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Fight Crab! Rough Box Crabs fighting away in east Bali (Lumix LX10)


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Hello all,

Taking a break from tiny subjects here in east Bali, here’s a little clip of two fighting Rough Box Crabs (Calappa gallus) using holds and projection techniques in what looks like some sort of crustacean jiu-jitsu!
 

 

To give some background to the clip, I stumbled upon these two ruthless opponents in the shallows a couple of weeks back, and stayed with them for a while, as the fighting was quite relentless and quite fun to watch...
 

Technically, my LX10 kit was set up for macro, but its buoyancy is now quite neutral (only a tad negative), which allowed me to simply fold-up the quadripod legs and follow the action hand-held.

It was tricky at times, as they were going quite fast especially during the chases, and I did feel the limitation of having only a single Backscatter MW4300 light, here in 4300 lm wide-angle beam mode.

While it certainly would have been nice to have a slightly larger pool of light to keep medium-sized subjects like this in the spotlight, in the end I actually also like the fact that they’re moving in and out of the shadows like this.

The camera was shooting in manual focus, at f/11 with the Inon UCL165 +6 diopter on.
It’s all shot in 4K 30fps – I considered dropping down to 60fps so I could have access to slow-motion sequences but ended up shooting the whole sequence in 4K 30fps, and it turned out ok, and I didn’t need to crop or stabilise in post.


 

While I liked some specific sequences in the footage from that day, I wasn’t was not quite sure how to approach the edit, and was initially planning on working on a much shorter clip showing only the "action highlights",  to avoid boring viewers with a single subject.

After drifting through various musical choices (including Japanese kabuki theater music), I settled for a percussion-only track to edit on, and started cutting away in FCPX (Final Cut Pro that, not the Fisheye Conversion Port 😉)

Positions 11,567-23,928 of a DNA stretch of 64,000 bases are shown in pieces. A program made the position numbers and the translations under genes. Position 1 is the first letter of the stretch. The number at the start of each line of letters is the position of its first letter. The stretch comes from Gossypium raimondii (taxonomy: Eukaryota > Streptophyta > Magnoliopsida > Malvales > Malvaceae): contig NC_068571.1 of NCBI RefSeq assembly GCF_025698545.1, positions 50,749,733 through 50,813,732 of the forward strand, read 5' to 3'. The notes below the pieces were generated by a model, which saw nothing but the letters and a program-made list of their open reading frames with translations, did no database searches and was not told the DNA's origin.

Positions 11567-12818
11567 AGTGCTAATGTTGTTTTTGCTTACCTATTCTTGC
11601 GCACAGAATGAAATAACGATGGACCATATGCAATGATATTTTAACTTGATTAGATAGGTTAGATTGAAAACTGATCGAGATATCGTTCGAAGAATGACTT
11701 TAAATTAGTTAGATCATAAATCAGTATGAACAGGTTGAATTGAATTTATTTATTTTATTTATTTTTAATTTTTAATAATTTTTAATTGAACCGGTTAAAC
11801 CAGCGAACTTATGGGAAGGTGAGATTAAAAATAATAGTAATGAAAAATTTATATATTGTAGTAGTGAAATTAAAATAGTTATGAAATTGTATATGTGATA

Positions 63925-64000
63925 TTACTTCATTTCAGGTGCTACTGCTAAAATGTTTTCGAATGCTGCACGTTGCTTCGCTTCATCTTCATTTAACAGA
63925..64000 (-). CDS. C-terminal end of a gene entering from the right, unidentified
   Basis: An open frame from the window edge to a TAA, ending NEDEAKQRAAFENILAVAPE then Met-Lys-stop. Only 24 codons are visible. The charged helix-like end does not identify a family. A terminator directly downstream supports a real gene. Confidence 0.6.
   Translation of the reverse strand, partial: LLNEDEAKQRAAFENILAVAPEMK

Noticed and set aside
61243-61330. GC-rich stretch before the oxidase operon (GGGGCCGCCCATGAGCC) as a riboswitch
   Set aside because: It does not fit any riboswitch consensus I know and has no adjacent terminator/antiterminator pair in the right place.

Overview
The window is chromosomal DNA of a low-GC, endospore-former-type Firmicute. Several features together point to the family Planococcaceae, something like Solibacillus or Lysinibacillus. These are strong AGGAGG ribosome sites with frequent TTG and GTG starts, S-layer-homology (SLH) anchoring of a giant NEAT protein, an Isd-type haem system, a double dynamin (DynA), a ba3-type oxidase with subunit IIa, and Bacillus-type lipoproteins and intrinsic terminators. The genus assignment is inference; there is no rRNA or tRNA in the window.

But then my wife stepped in, saying she thought my sequences were too short, and that itwas better to give it time to let the action develop - she then offered to work on the first edit instead.

When I first watched her initial proposal, I thought it was too long at first, but ended up keeping most of her original structure and just shortening some sequences.

For me what stands out the most in this clip is her audacious proposal to keep the 1”20’ uncut long shot sequence, from the 40 seconds to 2-minute mark – (her "Touch of Evil" opening shot moment, one could say )

This was something I wouldn’t have done (applying the mantra of our attention-defficient day and age, too long = boring!) but she insisted on leaving the sequence uncut as is, to let the viewer watch the action develop in real time (and, herm, also something a bit more mysterious about respecting the crabs... 😅)

Anyhow, in the end I grew to like it as well, as keeping it as a single long uncut shot does help really follow the tension and dynamics of the fight - and even if it's a bit on the long end and not really in zeitgeist,
these little guys are quite fun to watch!
 

cheers!

ben

Edited by bghazzal
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Lovely sequence.
I don't know what your version was like but this one is very entertaining. Maybe I would have tried to close it with a winner!

How was it that you mounted the diopter? I wouldn't have thought it possible to shoot such subjects with a close focus lens mounted.

Actually the outlined circle of light accentuates the epic of the clash. It almost looks like a boxing ring or a circus ring 😆

 

Thanks for sharing

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3 hours ago, Davide DB said:

Actually the outlined circle of light accentuates the epic of the clash. It almost looks like a boxing ring or a circus ring 😆

 

Agreed!

 

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20 hours ago, TimG said: